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Figure 17.2 General Layout of the DeLamar Project Process Facilities

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Table 17.3 List of Main Mechanical Equipment for the Heap-Leach Crushing Plant

Equipment Number Description Installed kW
Primary Crusher 1 Gyratory Crusher, 42″ x 65″; 152 mm (6-inch) OSS* 448
Secondary Crusher 1 Standard Head Cone Crusher; Metso MP1250 (o/e)*; CSS* = 35 mm (1-3/8-inch) 933
Tertiary Crusher 2 Short Head Cone Crusher; Metso MP1250 (o/e); CSS = 19 mm (3/4-inch) 933 (each)
Secondary Screen 1 Inclined, Vibrating, Double Deck; 1,823 dMTPH (Flow Sheet); 3 m x 7.3 m) (10 ft x 24 ft) (est); Apertures: 76.2 mm (3 inches), 31.75 mm (1.25-inch) 112
Tertiary Screens 2 Inclined, Vibrating, Single Deck; 2,349 dMTPH (Flow Sheet); 3.66 m x 7.31 m (12 ft x 24ft) (est); Apertures: 21 mm (0.82-inch) 112 (each)
Primary Crusher Discharge Conveyor 1 2,278 dMTPH, 152 cm (60-inch) wide, 72.2 m (237 ft) long, 5.2 m (17 ft) lift 224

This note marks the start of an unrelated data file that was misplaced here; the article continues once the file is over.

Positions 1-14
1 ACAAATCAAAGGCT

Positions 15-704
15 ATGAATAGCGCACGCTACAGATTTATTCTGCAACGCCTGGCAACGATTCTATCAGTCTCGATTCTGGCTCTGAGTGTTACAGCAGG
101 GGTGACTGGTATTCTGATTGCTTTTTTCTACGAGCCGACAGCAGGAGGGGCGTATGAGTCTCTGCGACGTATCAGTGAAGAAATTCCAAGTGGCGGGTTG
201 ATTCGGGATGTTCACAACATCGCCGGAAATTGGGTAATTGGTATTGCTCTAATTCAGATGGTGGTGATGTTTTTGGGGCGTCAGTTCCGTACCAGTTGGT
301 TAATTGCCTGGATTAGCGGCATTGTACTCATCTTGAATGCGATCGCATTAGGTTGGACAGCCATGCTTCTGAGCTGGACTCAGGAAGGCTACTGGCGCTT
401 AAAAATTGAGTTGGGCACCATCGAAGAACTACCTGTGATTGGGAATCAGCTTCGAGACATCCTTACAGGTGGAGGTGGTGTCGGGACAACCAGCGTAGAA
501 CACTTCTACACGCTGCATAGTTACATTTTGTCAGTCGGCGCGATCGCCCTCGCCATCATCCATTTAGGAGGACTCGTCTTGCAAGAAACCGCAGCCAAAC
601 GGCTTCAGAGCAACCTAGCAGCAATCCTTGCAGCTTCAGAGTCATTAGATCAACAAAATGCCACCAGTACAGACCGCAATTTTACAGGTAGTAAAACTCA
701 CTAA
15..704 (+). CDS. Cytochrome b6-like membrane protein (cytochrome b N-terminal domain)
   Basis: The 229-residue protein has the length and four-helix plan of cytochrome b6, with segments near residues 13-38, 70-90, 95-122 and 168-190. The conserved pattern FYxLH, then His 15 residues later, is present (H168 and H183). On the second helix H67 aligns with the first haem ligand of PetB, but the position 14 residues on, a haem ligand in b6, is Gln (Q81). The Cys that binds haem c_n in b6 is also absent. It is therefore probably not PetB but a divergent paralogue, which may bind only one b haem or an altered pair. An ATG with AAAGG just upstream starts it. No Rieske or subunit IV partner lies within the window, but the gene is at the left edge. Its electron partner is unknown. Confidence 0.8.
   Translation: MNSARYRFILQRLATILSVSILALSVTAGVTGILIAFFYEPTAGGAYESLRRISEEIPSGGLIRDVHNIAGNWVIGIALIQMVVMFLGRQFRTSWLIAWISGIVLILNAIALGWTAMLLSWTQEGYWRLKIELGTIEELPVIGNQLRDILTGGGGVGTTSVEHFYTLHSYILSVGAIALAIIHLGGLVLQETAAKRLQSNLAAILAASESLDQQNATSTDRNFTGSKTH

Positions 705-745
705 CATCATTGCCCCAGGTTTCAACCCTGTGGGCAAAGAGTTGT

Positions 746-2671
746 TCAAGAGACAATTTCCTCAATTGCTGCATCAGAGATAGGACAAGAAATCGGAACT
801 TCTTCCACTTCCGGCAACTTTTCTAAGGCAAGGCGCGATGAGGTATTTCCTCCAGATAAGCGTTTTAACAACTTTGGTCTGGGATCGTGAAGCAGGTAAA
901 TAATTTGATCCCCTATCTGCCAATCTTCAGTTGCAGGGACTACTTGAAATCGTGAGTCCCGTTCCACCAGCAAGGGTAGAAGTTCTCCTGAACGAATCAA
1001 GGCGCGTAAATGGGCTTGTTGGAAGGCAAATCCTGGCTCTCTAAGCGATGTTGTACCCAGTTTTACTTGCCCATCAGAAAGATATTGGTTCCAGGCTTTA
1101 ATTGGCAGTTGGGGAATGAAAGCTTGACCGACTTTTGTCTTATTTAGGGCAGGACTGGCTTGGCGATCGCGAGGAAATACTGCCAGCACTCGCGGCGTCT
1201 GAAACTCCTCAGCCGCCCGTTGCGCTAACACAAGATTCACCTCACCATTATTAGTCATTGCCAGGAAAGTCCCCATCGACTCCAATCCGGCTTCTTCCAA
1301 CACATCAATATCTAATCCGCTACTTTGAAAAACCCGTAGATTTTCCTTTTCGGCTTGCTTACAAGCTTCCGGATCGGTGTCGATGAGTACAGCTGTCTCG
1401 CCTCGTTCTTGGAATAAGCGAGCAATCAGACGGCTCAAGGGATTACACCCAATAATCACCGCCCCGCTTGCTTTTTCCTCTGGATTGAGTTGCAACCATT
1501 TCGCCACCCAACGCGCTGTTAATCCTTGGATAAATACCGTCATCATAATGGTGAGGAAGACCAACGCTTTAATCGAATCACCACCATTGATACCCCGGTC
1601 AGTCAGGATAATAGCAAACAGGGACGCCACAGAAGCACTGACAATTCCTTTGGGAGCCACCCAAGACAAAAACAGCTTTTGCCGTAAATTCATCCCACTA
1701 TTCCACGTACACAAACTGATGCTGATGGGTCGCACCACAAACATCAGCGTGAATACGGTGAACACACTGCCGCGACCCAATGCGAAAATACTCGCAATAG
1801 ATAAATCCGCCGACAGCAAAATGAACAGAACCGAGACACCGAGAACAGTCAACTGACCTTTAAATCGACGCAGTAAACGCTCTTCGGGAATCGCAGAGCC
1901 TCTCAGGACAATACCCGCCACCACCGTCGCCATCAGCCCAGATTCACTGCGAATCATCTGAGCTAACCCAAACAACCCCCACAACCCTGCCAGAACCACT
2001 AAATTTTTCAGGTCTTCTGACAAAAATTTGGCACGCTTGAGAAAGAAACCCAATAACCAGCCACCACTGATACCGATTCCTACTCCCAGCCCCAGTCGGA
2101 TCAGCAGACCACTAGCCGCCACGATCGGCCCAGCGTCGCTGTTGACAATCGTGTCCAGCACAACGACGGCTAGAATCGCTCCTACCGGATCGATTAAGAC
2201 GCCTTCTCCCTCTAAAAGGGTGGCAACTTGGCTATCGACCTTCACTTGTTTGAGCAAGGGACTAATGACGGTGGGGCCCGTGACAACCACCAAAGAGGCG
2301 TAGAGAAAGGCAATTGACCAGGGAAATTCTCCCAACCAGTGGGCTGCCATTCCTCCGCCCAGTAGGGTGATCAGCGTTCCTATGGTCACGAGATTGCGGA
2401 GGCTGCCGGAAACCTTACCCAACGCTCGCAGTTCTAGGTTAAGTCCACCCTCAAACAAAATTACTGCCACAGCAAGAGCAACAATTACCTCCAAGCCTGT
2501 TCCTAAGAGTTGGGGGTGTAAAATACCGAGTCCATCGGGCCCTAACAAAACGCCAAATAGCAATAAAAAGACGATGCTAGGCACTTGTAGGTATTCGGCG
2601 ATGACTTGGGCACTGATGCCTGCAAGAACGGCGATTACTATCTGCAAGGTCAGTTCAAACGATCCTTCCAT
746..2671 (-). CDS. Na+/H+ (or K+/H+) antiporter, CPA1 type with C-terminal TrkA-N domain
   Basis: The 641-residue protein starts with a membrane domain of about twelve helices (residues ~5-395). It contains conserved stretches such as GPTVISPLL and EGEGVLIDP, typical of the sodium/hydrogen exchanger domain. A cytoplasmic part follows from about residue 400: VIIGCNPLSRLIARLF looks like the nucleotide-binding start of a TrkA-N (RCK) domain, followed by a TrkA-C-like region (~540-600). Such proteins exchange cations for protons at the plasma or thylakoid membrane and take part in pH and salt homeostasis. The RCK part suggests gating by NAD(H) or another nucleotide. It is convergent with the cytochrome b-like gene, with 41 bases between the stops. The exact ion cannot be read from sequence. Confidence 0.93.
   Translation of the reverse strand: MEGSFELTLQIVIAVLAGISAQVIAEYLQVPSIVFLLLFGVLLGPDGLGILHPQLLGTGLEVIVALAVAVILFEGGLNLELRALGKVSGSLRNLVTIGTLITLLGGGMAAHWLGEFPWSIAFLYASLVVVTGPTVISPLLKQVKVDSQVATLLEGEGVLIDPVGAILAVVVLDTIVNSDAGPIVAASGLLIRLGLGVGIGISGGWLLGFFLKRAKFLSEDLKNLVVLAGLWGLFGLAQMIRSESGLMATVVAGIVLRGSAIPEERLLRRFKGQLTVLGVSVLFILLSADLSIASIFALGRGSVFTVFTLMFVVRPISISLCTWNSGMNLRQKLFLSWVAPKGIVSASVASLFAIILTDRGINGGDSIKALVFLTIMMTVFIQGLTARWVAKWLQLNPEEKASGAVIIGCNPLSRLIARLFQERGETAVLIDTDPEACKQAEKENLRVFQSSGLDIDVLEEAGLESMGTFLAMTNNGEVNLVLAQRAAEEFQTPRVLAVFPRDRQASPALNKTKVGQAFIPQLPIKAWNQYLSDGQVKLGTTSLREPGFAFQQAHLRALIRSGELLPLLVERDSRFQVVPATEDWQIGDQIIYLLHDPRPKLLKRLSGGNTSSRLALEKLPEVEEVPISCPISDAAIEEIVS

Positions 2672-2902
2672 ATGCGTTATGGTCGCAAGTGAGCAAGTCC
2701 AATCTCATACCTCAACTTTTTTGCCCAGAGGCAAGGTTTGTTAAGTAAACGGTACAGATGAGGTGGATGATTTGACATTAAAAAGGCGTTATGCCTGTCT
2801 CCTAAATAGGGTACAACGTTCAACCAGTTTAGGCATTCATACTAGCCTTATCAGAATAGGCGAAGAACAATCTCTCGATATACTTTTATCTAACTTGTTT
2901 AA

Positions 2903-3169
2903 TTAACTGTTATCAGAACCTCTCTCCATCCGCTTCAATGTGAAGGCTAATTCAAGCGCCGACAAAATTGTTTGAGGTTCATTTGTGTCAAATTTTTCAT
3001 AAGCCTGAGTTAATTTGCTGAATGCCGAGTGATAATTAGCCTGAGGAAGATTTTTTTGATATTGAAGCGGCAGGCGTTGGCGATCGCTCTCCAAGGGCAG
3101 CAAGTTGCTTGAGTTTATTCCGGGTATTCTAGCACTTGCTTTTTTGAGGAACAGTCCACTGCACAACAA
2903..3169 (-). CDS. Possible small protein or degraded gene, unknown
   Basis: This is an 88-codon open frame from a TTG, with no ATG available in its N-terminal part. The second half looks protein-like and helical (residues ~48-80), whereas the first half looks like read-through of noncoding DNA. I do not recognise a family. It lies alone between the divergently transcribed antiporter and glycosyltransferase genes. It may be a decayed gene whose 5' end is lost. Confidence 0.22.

Coarse-Ore Stockpile Feed Conveyor 1 2,278 dMTPH, 152 cm (60-inch) wide, 285 m (934 ft) long, 24.4 m (80 ft) lift 746
Secondary Screen Feed Conveyor 1 1,823 dMTPH, 122 cm (48-inch) wide, 191.4 m (628 ft) long, 15.2 m (50 ft) lift 373
Transfer Conveyors 2 4,698 dMTPH, 122 cm (48-inch) wide, 192 m (630 ft) long, 3 m (10 ft lift; and 169 m (555 ft) long, 24.4 m(80 ft) lift 298 & 933
Crushing Circuit Product Transfer Conveyor 1 1,823 dMTPH, 122 cm (48-inch) wide, 247 m (810 ft) long, 6 m (20 ft) lift 261
Agglomeration Feed Conveyor 1 Batch Use, 1,823 dMTPH, 122 cm (48-inch) wide 75
Agglomerated Product Conveyor 1 Batch Use, 1,823 dMTPH, 122 cm (48-inch) wide 75
Agglomeration Drum 1 1,823 dMTPH; 3.66 m Dia x 12.2 m Length, Tire Driven; w/ VFD 261
*OSS = open-side setting; CSS = closed-side setting; o/e = or equivalent

A specialized ROM conveyance system (“Railveyor”) will primarily deliver ROM to the primary crusher dump pocket. The crushed product will drop to the primary crusher product surge bin, which is equipped with an apron feeder that will deliver the ore to the primary discharge conveyor and on to a diverter cart. The diverter cart will allow primary crushed oxide and mixed ore to be routed to the oxide coarse-ore stockpile via a dedicated oxide ore stockpile feed conveyor, or non-oxide ore to be routed to the non-oxide ore stockpile via a separate, non-oxide ore stockpile feed conveyor.